We are still hammering away at our remaining 2020 bees. The past several weeks I have been focusing on Nomada and Sphecodes, which are both groups of parasitic bees that sneak into other bee nests. These two groups are both frustrating and in dire need of revision to describe, update, and lump species groups. But, I am stuck with the taxonomy as it is now, so for some of them I might just end up lumping them as species group A, B, C, etc. I will continue to try to work on them and figure out what I have, but as with Lasioglossum, there is a learning curve that is best aided with good reference specimens.
These are black and red bees in the family Halictidae. We have 159 specimens from our 2020 bowl samples. There are a few species that are easy to identify, like the ones with 2 submarginal cells or the species with the large bump on the top of the head (Sphecodes heraclei).
The remaining Sphecodes are sorted into groups based on whether they have a tooth on their mandible, the punctation on the scutum (plate on back), abdominal punctation, and antennal length ratios.
The nomad bees are small to medium sized parasitic bees in the family Apidae. They are variable in color, but are often red, yellow, or black, with a variety of the colors mixed in. These bees are easily mistaken for predatory wasps given their lack of hair and striking coloration.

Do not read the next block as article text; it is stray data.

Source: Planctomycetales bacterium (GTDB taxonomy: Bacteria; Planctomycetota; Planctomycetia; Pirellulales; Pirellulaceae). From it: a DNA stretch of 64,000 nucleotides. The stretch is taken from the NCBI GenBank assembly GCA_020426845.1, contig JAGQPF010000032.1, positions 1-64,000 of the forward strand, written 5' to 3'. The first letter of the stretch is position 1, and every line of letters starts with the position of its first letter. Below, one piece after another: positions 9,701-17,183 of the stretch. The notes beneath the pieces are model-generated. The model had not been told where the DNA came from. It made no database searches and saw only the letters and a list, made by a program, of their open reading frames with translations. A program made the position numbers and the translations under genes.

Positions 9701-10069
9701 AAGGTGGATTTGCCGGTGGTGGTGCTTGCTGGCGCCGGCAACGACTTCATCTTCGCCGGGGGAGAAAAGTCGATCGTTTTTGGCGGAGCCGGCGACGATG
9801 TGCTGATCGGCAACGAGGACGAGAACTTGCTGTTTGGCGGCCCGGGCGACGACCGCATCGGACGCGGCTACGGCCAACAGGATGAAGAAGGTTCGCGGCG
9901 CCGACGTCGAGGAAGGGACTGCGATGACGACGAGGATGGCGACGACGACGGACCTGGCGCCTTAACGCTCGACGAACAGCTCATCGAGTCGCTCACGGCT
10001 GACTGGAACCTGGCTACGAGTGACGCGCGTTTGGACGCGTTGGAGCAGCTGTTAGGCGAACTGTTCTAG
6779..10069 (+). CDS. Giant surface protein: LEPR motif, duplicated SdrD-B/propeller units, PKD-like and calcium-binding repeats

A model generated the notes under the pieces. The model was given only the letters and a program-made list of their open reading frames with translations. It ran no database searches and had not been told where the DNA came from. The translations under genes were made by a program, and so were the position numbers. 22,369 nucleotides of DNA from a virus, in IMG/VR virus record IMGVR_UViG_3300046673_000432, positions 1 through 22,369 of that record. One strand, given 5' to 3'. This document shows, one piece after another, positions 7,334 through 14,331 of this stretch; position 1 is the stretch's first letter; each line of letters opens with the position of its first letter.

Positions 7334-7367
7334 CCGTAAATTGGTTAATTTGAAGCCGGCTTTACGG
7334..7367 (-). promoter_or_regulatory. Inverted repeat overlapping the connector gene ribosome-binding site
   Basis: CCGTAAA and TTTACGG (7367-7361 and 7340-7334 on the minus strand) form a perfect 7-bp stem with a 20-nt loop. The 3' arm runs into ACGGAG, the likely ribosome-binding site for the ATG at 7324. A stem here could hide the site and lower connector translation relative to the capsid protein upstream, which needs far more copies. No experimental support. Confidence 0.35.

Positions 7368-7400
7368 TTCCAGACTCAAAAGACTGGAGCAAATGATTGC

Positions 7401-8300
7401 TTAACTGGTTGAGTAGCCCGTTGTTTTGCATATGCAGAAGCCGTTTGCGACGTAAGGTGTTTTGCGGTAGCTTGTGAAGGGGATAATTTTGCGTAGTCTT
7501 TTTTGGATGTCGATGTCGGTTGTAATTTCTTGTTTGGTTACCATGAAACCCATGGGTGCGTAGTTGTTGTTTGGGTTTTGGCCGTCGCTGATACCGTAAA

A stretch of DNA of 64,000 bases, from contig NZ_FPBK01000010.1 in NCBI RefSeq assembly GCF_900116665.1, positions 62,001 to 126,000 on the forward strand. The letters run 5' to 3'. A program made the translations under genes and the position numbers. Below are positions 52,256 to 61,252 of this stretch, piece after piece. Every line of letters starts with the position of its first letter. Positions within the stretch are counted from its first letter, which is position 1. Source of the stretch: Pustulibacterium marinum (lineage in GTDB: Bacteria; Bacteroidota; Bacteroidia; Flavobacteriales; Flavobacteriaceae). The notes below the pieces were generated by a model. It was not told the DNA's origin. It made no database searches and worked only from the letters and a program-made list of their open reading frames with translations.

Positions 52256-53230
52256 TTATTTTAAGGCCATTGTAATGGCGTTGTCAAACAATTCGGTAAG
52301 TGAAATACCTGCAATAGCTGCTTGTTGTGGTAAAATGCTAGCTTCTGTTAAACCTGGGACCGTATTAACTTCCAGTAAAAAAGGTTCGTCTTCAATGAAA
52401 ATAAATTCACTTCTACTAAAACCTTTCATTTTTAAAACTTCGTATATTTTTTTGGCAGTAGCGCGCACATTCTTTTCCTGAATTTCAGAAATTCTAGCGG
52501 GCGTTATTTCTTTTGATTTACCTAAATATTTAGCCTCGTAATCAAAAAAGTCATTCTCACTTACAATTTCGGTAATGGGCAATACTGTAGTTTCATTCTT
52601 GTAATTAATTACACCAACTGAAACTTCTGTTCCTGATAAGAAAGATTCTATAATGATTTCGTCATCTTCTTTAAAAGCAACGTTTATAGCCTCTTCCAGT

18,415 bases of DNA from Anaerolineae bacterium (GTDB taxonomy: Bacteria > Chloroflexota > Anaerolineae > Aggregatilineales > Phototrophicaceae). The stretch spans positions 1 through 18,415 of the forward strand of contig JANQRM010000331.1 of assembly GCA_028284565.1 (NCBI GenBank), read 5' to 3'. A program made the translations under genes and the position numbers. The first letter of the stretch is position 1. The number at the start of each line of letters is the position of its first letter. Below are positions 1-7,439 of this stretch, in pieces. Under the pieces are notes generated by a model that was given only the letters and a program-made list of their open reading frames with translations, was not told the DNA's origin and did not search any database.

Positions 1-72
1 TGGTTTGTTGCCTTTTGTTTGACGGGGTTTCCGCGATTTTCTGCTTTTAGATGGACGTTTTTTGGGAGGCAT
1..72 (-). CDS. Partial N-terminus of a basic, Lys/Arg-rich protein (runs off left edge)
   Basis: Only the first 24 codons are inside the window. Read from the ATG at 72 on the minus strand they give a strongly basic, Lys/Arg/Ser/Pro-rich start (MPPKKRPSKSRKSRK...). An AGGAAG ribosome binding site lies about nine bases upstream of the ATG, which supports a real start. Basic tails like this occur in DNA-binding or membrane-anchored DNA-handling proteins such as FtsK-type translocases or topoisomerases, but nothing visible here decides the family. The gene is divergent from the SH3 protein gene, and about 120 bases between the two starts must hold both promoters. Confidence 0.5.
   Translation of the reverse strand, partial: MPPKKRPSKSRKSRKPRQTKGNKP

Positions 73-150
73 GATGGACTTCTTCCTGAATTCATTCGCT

There is a large group of them that have a tooth on the mandible, that per comments from other taxonomists, we have decided to just lump as Bidentate Group. That accounted for about 40 specimens. That still leaves over 300 of non-bidentate Nomada. This group is a mess and needs taxonomic work, but I have tried to at least sort things. After sorting out the bidentate specimens, we then sorted them by size and then sex, since the males and females have very different characters used to identify them. For the females, we then sorted by clypeus color (red, orange, yellow, or black) and from those we sorted based on abdominal banding patterns (whether yellow bands were complete, narrowly broken, widely broken, or absent). For males, we sorted by scutellum color (red, black, black with yellow, black with red, and yellow), and whether the antennae had spines on the 3rd segment.
Needless to say, we have things more organized, but still lacking names for several of these groups. So I decided to try to get reference specimens so I can more easily compare and learn the groups.
Trip to the Triplehorn Insect Collection:
Thankfully, we were allowed access to research specimens at the museum, so I spent a day looking through the collection and pulling specimens.
Anyways, that is all I have for now. I will keep on chugging along and see what I can work out with the aid of the new Nomada references. I’m also looking into tracking down some Sphecodes reference specimens, so if you are a bee taxonomist and know of some that are easy access, let me know!